North Korea starts dismantling key missile

North Korea starts dismantling key missile
A US based think-tank , North 38, has released satellite images of North Korea’s Sohae Satellite Launching Station. The images indicate that North Korea has taken its first step to fulfil the pledge..

A US based think-tank , North 38, has released satellite images of North Korea’s Sohae Satellite Launching Station. The images indicate that North Korea has taken its first step to fulfil the pledge of denuclearization made to President Trump at the Singapore Summit.  


The North Korean nuclear program has been a source of concern for the US and the international community for decades. Since January 2018, Pyongyang appeared to have softened its stance, initiating diplomatic meetings. On April 27th, North and South Korean leaders Kim Jong-Un and Moon Jae-In held a historic summit, the first in over a decade. The two nations announced that they had agreed to end the 60-year Korean War and signed the Panmunjom Declaration which agreed to denuclearise North Korea. A meeting was also arranged between the North Korean leader and the US President, the first of its kind.

However, North Korea reverted to a more aggressive stance by cancelling a meeting with South Korean officials. National Security Advisor John Bolton said that the United States was looking at a 2004 “Libya model” to denuclearise North Korea. Pyongyang responded that they would “no longer be interested” in dialogue if the US was trying to push for “unilateral nuclear abandonment.” It threatened a "nuclear-to-nuclear showdown". President Trump cancelled the summit on May 24th, due to Pyongyang’s “tremendous anger and open hostility”. 

However, the  historic  Singapore Summit was back on for June 12th. The summit saw the two leaders agreeing to begin a diplomatic process to “work toward complete denuclearization of the Korean Peninsula.” The denuclearization pledge taken had no time frame. President Trump continued to dismiss any skepticism regarding North Korea’s intentions to denuclearize. 


The report released by 38 North indicated that North Korea has begun dismantling key facilities at the Sohae Launching Station which is DPRK’s main satellite launch facility since 2012. The facilities include the rail-mounted processing building and the rocket engine test stand. “Since these facilities are believed to have played an important role in the development of technologies for the North’s intercontinental ballistic missile program, these efforts represent a significant confidence-building measure on the part of North Korea,” said Joseph S. Bermudez Jr., an expert on North Korea’s weapons programs. 

However, it still seems unclear whether North Korea plans on razing the entire Sohae site in the country’s north-east, which has been vital to its space program. In satellite images, other important facilities like fuel bunkers, a main assembly building and the gantry tower remain untouched.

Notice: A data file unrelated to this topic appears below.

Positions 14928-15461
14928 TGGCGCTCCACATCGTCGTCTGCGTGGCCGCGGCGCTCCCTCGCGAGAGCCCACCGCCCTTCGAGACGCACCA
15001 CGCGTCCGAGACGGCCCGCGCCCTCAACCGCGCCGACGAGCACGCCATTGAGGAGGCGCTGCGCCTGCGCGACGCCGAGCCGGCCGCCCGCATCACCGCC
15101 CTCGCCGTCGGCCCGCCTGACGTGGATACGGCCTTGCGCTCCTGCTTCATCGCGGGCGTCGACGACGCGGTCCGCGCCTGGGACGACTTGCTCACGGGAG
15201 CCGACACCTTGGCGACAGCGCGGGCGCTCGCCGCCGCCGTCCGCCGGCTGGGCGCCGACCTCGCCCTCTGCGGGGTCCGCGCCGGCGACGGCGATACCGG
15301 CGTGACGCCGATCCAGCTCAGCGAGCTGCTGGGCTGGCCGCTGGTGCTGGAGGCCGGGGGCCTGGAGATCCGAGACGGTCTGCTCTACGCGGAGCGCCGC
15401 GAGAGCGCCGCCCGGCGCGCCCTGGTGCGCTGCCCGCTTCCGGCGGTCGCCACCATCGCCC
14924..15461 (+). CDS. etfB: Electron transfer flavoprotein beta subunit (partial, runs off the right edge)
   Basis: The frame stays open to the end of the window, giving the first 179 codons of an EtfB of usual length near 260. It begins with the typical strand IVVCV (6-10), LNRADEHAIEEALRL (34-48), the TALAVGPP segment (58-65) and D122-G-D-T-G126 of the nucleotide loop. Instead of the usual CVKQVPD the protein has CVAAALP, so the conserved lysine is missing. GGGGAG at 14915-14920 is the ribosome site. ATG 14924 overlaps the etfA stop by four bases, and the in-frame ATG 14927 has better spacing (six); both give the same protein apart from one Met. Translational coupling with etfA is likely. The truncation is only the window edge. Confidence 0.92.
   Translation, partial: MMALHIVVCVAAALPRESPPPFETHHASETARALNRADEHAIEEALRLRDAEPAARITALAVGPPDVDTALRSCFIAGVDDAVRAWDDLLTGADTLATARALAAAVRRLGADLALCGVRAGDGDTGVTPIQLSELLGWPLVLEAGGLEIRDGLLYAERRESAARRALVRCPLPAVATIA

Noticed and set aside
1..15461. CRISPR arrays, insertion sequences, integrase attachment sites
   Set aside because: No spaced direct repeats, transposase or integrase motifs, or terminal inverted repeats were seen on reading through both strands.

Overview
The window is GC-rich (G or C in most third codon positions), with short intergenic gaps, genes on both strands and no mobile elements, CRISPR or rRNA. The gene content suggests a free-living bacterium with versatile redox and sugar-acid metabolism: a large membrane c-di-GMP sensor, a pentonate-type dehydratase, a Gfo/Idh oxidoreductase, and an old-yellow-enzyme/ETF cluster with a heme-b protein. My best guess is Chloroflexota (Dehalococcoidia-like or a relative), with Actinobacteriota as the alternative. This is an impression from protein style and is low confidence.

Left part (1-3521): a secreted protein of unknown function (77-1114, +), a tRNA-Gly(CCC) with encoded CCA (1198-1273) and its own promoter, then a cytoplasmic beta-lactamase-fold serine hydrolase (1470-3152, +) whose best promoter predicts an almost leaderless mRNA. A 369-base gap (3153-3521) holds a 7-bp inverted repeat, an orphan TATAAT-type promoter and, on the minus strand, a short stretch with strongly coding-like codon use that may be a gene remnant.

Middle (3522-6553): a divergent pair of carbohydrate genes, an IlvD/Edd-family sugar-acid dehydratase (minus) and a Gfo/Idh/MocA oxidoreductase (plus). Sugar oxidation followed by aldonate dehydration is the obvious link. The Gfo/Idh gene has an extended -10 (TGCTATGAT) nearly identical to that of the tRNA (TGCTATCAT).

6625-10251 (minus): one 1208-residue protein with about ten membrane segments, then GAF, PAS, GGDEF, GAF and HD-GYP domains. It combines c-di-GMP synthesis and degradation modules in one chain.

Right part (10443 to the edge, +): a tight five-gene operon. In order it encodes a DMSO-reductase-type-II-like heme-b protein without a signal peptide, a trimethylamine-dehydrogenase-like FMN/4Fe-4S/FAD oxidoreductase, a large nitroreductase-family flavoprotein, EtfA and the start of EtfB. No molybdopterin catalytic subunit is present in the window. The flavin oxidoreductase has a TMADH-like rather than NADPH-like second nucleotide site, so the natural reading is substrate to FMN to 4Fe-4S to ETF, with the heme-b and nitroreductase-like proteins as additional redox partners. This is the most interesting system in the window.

Even though the satellite images have indicated a step forward in the commitment made at Singapore, North Korea is yet to define what it meant by “ complete denuclearization”. For instance, would it would allow intrusive inspections by outside monitors to verify its actions? Many analysts say North Korea will not have started denuclearizing until it begins dismantling its nuclear weapons. It also has not announced if and when, it will dismantle missiles that it says can deliver nuclear warheads.

Sources from Washington released a report that Trump has vented his anger over a lack of immediate progress in North Korea. But a tweet from Trump on Monday said otherwise, “A Rocket has not been launched by North Korea in 9 months. Likewise, no Nuclear Tests. Japan is happy, all of Asia is happy. But the Fake News is saying, without ever asking me (always anonymous sources), that I am angry because it is not going fast enough. Wrong, very happy!”

Sources with close knowledge of happenings in DPRK have said, “If the US is unwilling to replace the armistice agreement that ended the Korean War with a permanent peace that would ensure the survival of North Korean leader Kim Jong Un's regime, Pyongyang will likely not proceed further with denuclearization talks.”However, the establishment of a legally binding peace treaty would require the approval of two-thirds of the US Senate. 

Furthermore, North Korea is exerting pressure on the US administration to begin lifting sanctions. They believe that they have upheld their side of the agreement by by freezing nuclear and missile testing, destroying one of their nuclear sites, and facilitating the upcoming repatriation of US service members' war remains. 

Although China supports North Korea dismantling its nuclear program, it also fears that such a development would strengthen US power in the region. North Korea currently serves as a strategic buffer between China and South Korea; but without nukes it would not be a powerful buffer. Thus, the US, in dealing with North Korea, must be mindful of China’s economic leverage with DPRK. Refusing to deliver the US’s side of the agreement or angering the North Korean regime further could be an invitation for China to partake in the nuclear disarmament negotiations. 


Our assessment is that although the satellite images released by North 38 indicate the dismantling of a key facility , it tells us very little about DPRK’s total commitment to the denuclearization process. As stated earlier,we believe that North Korea’s complete denuclearization is a phased process and will take more than a decade to achieve. We feel that for this move to be sustained in the long term, the US’s strategy needs to be well thought out - as opposed to Trump’s disruptive diplomacy.